Degrading "Developer Performance"


Michael Otey's Editorial: "Multilingual SQL Server" (December 2001, InstantDoc ID 22997) was right on target in analyzing the advantages and possible potholes of increasing SQL Server's programmability. Although having the ability to write SQL Server code in procedural languages might be good "me too" marketing, it has potential pitfalls. Otey mentioned the possibility of degraded query performance. With more people writing in procedural languages, you'll likely see more use of procedural approaches, such as cursors, when set-based SQL would have been more efficient. But what concerns me more is "developer performance"—how quickly a developer can develop and maintain the needed queries. With their favorite procedural language available, many developers might spend more time developing procedural code when they could have developed an easier-to-maintain solution more quickly by using SQL.

Using Computed Columns


I found Itzik Ben-Gan's T-SQL Black Belt: "Storing Computations" (October 2001, InstantDoc ID 22091) very interesting. Then, I read the news story "SP1 Bug: SELECT Query on Table with Computed Column Generates Access Violation" (SQL Server Magazine UPDATE, http://www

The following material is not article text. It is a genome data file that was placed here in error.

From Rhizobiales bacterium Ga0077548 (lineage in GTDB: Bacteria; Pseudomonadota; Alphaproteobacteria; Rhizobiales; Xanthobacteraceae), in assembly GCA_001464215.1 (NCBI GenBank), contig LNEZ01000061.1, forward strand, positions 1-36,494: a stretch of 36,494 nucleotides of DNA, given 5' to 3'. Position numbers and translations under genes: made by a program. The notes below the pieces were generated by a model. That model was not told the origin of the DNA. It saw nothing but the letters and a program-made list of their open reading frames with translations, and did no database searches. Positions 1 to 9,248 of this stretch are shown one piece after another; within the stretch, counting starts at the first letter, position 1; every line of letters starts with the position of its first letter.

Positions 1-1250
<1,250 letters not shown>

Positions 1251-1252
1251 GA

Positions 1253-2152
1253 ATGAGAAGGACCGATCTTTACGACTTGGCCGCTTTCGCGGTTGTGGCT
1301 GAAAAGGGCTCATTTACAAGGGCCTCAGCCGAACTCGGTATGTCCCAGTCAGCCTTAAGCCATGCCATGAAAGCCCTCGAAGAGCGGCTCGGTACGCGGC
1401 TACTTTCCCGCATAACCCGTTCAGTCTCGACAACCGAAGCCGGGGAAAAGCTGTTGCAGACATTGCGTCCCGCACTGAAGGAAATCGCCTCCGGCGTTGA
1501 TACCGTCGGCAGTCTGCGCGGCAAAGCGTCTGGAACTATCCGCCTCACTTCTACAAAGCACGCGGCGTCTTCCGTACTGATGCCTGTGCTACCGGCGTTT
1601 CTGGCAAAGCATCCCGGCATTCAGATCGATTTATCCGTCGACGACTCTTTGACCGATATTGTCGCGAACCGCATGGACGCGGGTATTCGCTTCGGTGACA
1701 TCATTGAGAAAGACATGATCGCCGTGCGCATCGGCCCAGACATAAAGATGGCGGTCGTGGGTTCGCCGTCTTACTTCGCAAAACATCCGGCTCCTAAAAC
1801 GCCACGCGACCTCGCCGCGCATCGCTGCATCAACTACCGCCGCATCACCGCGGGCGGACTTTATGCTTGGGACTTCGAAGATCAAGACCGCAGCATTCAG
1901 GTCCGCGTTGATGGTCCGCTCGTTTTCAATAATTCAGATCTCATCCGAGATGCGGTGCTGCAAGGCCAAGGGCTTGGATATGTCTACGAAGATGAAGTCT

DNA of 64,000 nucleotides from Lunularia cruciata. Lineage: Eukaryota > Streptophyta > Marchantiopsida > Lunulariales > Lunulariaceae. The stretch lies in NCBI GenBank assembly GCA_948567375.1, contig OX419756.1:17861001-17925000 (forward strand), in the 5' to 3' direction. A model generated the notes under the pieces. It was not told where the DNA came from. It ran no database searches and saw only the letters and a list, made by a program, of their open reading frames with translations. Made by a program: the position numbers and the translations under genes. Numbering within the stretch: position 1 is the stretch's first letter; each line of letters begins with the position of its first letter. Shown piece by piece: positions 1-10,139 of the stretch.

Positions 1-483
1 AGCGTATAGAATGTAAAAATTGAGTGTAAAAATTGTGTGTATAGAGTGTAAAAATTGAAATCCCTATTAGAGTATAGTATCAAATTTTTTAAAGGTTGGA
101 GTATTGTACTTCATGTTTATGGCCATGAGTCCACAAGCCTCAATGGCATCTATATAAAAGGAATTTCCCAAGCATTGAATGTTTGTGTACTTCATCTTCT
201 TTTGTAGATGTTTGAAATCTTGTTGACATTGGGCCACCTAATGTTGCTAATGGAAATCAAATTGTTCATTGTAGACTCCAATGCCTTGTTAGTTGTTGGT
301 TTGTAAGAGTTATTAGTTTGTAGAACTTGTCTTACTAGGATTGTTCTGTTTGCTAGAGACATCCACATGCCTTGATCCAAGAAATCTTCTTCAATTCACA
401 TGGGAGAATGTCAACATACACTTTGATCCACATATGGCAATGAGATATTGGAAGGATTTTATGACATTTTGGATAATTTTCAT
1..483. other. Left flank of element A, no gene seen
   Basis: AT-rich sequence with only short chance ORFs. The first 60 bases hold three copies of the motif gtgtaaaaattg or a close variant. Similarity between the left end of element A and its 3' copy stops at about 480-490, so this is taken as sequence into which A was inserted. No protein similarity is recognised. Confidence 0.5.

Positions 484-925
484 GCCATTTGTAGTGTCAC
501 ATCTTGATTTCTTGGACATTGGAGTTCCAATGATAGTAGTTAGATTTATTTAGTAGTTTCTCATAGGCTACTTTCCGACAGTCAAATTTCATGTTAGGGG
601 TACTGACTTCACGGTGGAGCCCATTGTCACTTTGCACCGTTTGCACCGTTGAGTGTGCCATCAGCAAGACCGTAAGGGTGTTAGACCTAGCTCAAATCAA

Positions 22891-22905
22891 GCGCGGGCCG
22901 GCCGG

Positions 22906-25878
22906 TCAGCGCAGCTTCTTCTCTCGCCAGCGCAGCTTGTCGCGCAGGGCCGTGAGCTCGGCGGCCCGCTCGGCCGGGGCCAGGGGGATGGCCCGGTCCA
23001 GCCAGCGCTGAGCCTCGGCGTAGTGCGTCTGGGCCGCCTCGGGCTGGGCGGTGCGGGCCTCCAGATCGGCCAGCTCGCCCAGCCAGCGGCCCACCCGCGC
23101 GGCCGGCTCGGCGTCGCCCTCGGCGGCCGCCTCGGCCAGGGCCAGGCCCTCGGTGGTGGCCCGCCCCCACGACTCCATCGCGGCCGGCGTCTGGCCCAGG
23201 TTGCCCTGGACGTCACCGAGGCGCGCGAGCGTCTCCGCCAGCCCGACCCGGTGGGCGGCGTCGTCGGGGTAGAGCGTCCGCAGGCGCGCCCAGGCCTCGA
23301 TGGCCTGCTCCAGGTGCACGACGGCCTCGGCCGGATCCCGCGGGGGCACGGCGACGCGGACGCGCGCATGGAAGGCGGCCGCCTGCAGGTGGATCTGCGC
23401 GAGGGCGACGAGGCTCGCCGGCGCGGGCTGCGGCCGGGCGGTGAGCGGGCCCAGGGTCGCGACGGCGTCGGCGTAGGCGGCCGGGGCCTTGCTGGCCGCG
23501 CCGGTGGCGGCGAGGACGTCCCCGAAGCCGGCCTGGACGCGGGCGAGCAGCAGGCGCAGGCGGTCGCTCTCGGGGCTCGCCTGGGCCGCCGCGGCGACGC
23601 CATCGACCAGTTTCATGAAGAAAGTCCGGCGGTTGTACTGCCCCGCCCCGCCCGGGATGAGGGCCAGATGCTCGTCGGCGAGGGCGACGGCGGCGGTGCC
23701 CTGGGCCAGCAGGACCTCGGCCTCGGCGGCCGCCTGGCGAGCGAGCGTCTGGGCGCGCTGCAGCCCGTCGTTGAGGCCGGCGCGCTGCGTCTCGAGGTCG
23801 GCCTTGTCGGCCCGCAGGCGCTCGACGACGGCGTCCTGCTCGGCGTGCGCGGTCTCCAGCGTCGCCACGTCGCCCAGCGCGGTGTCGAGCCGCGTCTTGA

.sqlmag.com, InstantDoc ID 23172) about a problem with using computed columns in SQL Server 2000 Service Pack 1 (SP1) and Microsoft's general recommendation against using them. I'm considering using computed columns as a solution in our database, which currently contains columns that have computed amounts. We keep the amounts up-to-date through manual intervention, which has proven an error-prone process. How best can I use computed columns?

I use computed columns when I have long, complex computations or when using them improves performance (e.g., by creating an index on a computed column and using the index in a filter). I wouldn't use computed columns if my computations were short and clear or if using the computed columns wouldn't yield a performance gain. When the computation is lengthy and complex, embedding it in your queries has maintenance implications. Storing the computation as a computed column means easier maintenance and more readable code. As for the SP1 bug, if Microsoft has recognized the problem as a bug, the company will likely fix the problem in a future service pack. I would use a trigger for now, and when the bug is fixed, implement computed columns.

An Oldie but a Goodie


In browsing SQL Server Magazine's online article archives recently, I found Kalen Delaney's Inside SQL Server: "Transaction Isolation Levels" (June 1999, InstantDoc ID 5336). I had difficulty explaining how SQL Server 7.0's row-level locking mechanism worked until I came across this article and its examples. Now, I use similar examples to illustrate the concepts to others I work with. Thanks for the helpful code snippets. For many of us, seeing is believing.